We also have special pricing for our business customers, so if you’re considering a purchase cross-border, give Mikey a call.

So what the heck is dichroic glass? Only the hottest thing in fusible glass today! The colours are unbelievable and change with every movement of the finished piece. The metallic oxide coatings that are vacuum deposited on the glass substrate (the base glass can be either clear or black, smooth or textured) create an optical filter that reflects and transmits wavelengths of light. The composition of this thin coating reflects and transmits light differently to produce the range of colors available to the glass artist. If a piece of transparent coated glass is held up to the light, one colour will be visible; when viewed at an angle, another (opposite) colour will appear. That’s why this two-colored effect is known as dichroic.

Tuesday, 6 November 2007

Yippee! Canadian Dollar Hits $1.07

... and Fantasy In Glass passes the savings on to you! Just got in an order of 32 kilns- and have dropped the price an average of 22%.
Our JK15/6 is our most popular kiln and comes complete with a shelf, posts, kilnwash, Bartlet computer controller, fashionable stand and two year warranty. It's inside dimensions are 15" wide x 6" deep, runs on regular household current and has side as well as top firing coils. This one competes and beats all comparable kilns on the market including The Hot Shot from Evenheat in price, performance and accessories! Comes in your choice of 13amp or 17amp versions (don’t worry- I didn’t know what that meant either until someone spent 32 seconds explaining it to me). The 17amp version can reach full fusing temperature in one hour- unheard of for a 120 volt kiln! Our old price was $959.00, but now it's yours for only $789.99!
Our next best seller is the JK11/6- all the same features as the 15/6 but with an 11" diameter. Old price- $859.99- new price $689.99- a 20% price drop!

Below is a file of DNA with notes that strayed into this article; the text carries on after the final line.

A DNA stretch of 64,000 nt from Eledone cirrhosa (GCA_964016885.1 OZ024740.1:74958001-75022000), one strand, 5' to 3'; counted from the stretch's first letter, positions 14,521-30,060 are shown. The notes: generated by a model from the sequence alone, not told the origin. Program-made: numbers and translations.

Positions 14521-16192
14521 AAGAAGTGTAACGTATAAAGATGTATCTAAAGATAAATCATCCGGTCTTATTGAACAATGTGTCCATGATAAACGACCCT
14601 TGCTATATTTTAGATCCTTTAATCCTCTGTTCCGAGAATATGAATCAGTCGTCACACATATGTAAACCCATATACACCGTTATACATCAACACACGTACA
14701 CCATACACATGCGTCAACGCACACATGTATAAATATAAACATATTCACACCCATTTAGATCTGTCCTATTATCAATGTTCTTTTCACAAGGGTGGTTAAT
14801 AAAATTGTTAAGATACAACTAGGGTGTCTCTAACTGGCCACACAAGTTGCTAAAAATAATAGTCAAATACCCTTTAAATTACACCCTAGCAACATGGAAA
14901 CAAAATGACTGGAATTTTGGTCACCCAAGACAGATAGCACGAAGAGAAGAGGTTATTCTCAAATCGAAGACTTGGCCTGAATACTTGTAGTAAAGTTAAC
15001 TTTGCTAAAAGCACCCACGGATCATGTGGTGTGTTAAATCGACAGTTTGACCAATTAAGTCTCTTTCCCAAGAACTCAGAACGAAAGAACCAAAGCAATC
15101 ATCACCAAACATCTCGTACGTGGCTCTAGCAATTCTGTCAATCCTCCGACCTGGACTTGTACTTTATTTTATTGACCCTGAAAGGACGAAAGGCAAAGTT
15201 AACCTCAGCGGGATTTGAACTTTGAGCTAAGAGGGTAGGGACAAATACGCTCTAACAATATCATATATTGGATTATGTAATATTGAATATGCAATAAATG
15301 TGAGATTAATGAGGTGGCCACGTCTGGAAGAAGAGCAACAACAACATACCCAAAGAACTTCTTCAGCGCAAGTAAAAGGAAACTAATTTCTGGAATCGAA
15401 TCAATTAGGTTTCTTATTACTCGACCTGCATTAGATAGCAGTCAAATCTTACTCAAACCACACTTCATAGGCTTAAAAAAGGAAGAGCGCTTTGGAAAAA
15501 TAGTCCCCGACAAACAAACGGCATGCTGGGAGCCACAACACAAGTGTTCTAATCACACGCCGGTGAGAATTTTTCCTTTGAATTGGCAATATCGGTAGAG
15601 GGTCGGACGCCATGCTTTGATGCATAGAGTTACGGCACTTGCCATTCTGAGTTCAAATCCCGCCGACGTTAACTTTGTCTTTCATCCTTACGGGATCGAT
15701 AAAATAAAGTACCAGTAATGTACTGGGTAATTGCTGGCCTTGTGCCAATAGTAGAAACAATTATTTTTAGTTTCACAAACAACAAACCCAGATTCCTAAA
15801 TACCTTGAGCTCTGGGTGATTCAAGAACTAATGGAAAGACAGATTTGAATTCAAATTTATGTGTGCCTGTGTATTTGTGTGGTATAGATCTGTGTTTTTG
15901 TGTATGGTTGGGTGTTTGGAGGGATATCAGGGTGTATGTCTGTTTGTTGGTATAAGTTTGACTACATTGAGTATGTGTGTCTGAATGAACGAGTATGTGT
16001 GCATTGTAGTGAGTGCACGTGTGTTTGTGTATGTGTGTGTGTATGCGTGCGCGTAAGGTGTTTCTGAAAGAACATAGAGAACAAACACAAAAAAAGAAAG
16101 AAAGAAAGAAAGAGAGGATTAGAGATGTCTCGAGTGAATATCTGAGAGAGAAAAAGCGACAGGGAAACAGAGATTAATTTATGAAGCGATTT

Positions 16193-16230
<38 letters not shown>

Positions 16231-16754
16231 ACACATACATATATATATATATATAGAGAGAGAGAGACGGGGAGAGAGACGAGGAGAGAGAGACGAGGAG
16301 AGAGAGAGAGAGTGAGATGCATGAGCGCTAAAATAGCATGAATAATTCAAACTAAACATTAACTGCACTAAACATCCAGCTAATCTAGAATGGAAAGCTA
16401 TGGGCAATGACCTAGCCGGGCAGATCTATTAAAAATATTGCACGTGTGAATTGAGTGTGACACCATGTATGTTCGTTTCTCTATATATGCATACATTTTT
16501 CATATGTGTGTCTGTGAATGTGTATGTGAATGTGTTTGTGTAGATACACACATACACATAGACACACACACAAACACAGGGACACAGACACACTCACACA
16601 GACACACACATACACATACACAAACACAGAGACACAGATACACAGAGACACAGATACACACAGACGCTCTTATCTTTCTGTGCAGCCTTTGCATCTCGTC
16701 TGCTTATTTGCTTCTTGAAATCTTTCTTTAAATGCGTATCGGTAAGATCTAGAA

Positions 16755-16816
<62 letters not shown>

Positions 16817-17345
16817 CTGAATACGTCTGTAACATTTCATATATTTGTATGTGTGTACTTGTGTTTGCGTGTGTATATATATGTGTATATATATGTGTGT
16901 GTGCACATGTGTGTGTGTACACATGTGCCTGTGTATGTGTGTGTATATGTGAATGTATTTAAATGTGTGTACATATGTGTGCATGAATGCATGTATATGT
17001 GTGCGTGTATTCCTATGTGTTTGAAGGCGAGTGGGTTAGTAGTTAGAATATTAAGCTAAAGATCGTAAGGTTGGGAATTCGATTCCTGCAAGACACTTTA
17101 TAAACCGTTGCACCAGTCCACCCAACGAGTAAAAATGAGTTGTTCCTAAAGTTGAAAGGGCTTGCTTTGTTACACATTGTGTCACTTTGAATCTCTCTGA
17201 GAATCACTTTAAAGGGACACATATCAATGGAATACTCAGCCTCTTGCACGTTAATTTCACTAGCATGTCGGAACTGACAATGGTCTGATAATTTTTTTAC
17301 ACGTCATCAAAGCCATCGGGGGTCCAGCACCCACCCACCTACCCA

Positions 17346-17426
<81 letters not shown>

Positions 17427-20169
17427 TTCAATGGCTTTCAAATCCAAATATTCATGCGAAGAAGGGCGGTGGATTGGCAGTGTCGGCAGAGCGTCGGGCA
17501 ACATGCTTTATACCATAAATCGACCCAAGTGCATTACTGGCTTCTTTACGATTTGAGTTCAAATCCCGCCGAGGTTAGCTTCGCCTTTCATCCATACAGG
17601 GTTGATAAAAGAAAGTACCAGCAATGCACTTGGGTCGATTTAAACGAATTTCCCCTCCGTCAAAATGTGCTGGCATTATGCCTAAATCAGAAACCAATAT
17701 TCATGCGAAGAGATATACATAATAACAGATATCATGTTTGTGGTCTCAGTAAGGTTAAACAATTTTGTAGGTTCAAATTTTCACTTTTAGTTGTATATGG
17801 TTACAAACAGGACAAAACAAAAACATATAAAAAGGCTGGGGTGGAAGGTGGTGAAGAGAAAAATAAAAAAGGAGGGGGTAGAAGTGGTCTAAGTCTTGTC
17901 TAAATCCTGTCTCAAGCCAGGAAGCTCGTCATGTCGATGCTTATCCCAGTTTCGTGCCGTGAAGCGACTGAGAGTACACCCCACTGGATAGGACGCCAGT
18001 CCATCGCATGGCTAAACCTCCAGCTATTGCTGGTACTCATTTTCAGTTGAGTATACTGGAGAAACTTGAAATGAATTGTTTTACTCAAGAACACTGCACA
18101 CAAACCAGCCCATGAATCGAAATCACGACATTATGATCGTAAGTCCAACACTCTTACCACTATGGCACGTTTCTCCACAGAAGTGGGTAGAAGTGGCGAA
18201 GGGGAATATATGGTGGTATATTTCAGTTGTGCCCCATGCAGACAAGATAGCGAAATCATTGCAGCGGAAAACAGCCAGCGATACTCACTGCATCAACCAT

Don't wait too long- half our order is already sold out. Go here for more info.

Sunday, 4 November 2007

Jen-Ken Kilns Arrive! And Mike Goes Off on Another Rant

It's been a particularly good week for Ben Gay and Robaxacet for muscle sores and back pain as we've been busy receiving several truckloads of goods from the States- on Wednesday, a huge delivery of kilns, followed two days later by our dichroic glass shipment.
As for the kiln delivery, aside from the best sellers, we brought in a couple of large models such as a new 24” x 24” square kiln (no stupid space inefficient round corners like most large kilns) that you’ve just got to see…oops, never mind, they all sold out in two days! Don’t worry, we’ll get more. In the meantime, we’ve got a slew of 11” and 15” models, all with computer controllers, complete with shelving included, etc.
Now, to the rant-
Yes, we are continuing on a program of sourcing out goods from outside Canada as it seems our Canadian stained glass distributor has taken advantage of the rising Canadian dollar and done little to lower pricing (as a matter of fact, stuff like Glastar product has just recently risen in price- I know, Glastar raised their prices to their distributors, but the price increase would have to have been in the order of 25% or more to see these new prices). At least someone is making a profit in this tough market today. But is this short sighted thinking good for our industry’s long-term health? I think not.